Preserving Maidstone's heritage
Paul H. Williams, Gleaner Writer
Part and parcel of the brutal system of slavery, Maidstone in Manchester was a 349-acre coffee plantation originally owned by Thomas Frith. Operations ceased on the plantation after Emancipation in 1838. In 1840 the Nazareth Moravian Church, located at Adam's Valley, bought 341 acres of the estate and subdivided them into lots of one to 15 acres, establishing a free village for former enslaved Africans.
Maidstone is now a place, after all these years, that is in need of development at many levels, despite its history and heritage. And in of all it the Nazareth Moravian Church has withstood the vagaries of time. It was established at Adams Valley in 1838, but was re-established in Maidstone with the laying of foundation stones in 1888.
Nazareth Moravian Church was reopened in 1890 at Maidstone, and has been part of the lifeblood of Maidstone since.
Over the years, efforts have been made to preserve it and in 1987, it received a Heritage In Architecture Award from Jamaica National Heritage Trust (JNHT) for best-kept historical church.
Ten years later, when Emancipation Day was returned to the national calendar, Nazareth Moravian Church was the venue for the national church service. A major section of the roof was blown off in 2004 by Hurricane Ivan. With the help of JNHT and people like community stalwart Sergeant Major Enue Davey, the damaged sections were restored in 2006.
Apart from the church building and cemetery in which lie the remains of some of the once prominent residents and of those not so prominent, there are a few points of historical interest in Maidstone. Near the church are the ruins of a slave hospital, a stable and great house-cum- manse.
Nazareth All-Age School is very much part of the story of Maidstone though it has been downgraded to a primary school for a while now because of a dwindling population. It has a museum of sort which contains many pieces of important artefacts from the days of slavery and after.
Speaking with The Gleaner in the museum, recently, principal Ray Chambers said, among other things, "Being here in this setting has brought home how our forefathers suffered ... We have saved some of these historical artefacts so that others can learn the history and appreciate freedom much more."
Also in the museum is a billboard with the names of the first ex-slaves to have been granted plots of land. The descendants of some these ex-slaves are still residing in Maidstone. Their surnames speak for themselves. Smith is one of the popular surnames. Garth Smith, a former principal of the all-age school, said he is a descendant of Thomas Smith, one of the names on the billboard.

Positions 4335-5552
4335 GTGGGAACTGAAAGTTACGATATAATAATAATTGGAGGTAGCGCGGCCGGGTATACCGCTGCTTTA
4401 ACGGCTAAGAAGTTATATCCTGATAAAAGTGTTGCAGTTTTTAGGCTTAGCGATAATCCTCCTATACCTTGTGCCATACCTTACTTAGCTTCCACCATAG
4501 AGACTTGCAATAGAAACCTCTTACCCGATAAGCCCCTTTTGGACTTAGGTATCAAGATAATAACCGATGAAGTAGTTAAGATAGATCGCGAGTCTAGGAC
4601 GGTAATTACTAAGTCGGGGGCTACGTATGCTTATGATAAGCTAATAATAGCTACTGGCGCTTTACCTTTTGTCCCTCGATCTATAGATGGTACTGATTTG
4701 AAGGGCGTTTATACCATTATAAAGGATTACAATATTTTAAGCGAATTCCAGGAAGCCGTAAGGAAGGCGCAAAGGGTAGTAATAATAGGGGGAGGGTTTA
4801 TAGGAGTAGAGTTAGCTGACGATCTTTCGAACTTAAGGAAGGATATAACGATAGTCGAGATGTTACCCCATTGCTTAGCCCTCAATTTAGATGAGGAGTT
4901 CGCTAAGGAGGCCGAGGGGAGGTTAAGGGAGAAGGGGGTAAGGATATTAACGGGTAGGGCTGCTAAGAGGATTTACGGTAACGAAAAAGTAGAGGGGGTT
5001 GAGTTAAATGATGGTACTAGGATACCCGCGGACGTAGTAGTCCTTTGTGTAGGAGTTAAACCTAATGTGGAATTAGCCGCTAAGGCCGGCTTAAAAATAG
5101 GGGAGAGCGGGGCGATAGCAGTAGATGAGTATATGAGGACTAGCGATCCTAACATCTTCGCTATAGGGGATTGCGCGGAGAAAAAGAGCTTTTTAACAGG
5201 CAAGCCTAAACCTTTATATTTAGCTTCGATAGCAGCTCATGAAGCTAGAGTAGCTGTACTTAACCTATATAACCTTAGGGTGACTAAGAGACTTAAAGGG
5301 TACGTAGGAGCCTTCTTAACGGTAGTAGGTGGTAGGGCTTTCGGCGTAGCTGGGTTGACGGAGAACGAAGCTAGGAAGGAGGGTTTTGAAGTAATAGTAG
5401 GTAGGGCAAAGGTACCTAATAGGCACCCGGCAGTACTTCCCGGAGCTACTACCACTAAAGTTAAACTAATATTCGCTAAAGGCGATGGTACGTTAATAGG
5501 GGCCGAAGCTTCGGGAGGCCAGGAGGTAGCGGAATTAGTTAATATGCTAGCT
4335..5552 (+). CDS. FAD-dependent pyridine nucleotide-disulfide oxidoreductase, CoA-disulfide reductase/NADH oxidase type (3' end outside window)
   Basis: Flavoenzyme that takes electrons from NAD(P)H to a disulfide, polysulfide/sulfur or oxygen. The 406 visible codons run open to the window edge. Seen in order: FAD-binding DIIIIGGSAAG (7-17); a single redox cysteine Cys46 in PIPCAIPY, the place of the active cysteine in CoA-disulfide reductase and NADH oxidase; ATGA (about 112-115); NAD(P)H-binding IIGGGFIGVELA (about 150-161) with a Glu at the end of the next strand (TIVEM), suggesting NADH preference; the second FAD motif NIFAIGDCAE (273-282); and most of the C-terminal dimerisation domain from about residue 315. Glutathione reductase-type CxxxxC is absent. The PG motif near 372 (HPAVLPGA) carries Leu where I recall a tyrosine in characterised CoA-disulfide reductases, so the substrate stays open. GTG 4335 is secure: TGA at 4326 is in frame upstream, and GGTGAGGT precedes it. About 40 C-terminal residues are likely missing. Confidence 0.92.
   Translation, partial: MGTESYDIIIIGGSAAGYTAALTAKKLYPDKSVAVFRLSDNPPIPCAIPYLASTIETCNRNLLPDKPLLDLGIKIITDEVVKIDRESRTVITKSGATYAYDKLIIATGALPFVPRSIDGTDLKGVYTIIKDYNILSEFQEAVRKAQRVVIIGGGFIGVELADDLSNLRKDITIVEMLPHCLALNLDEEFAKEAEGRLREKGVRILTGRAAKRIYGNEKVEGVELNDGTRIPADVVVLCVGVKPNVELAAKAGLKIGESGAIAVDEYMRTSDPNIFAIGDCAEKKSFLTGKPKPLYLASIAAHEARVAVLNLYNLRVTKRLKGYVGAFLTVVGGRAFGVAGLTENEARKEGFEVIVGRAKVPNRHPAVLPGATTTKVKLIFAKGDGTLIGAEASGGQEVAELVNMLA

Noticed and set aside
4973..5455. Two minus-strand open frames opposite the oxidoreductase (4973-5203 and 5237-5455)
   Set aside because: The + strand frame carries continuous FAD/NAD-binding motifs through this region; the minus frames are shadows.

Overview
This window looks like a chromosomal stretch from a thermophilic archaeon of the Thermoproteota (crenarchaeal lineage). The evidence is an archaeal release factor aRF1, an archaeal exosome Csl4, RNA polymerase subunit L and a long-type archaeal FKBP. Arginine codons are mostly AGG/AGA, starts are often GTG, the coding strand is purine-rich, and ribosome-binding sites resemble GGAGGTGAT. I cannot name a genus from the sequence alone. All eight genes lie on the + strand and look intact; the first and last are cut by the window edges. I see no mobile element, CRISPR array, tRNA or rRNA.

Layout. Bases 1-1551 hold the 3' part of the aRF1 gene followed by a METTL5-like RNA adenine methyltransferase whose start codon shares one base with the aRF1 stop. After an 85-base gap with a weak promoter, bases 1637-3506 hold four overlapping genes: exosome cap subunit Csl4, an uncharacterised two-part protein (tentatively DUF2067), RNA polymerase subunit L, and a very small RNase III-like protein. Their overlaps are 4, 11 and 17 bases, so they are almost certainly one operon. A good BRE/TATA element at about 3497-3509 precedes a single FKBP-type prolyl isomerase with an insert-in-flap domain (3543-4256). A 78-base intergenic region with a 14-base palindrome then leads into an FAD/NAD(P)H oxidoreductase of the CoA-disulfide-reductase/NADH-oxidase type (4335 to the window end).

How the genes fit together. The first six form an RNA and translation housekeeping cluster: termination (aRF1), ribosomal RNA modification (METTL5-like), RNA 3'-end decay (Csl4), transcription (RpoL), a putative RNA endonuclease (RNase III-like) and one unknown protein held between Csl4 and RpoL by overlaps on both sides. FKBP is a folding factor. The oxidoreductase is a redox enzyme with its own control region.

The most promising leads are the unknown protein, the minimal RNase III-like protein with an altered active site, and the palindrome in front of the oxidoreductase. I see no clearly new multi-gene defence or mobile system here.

Garth Smith was born in Maidstone and attended the Moravian church, but left the community to seek education, and became an educator himself. He said he heard his grandparents talk about slave occupations in the Maidstone area, but he wasn't keen on the history of Maidstone until he returned as principal in 1998. It was through documents written by heritage historian Hugh Nash, he said, that he got an insight into the rich heritage of Maidstone.
Since then, he has been participating in heritage-preservation activities. Upon his return to Maidstone. he saw slavery artefacts at the school, and, with the help of the Reverend Daniel Thambo from South Africa and some residents, they unearthed more artefacts from slave sites. As principal, he said he made sure the history of Maidstone was infused in lessons.
"All the students should know where they are coming from, their history, and the richness of their culture, history and heritage," he said.
One of the activities used to preserve and highlight the heritage and history of Maidstone is the 'Fuss A August' celebrations on Emancipation Day. The Fuss A August event, first held in 1999, has a homecoming element. It is organised by the community council and held on the grounds of Nazareth All-Age School.
June Palmer, longest-serving teacher at Nazareth All-Age, said the Fuss A August celebrations need more exposure and sponsorship. She also bemoaned a general lack of interest in the heritage and history of Maidstone. She said it is heart-rending that some students are not interested in their culture.
Despite this nonchalance, Smith said Maidstone "has potential", and he is "very proud" of the community of his birth and to be a descendant of the free villagers of northwest Manchester.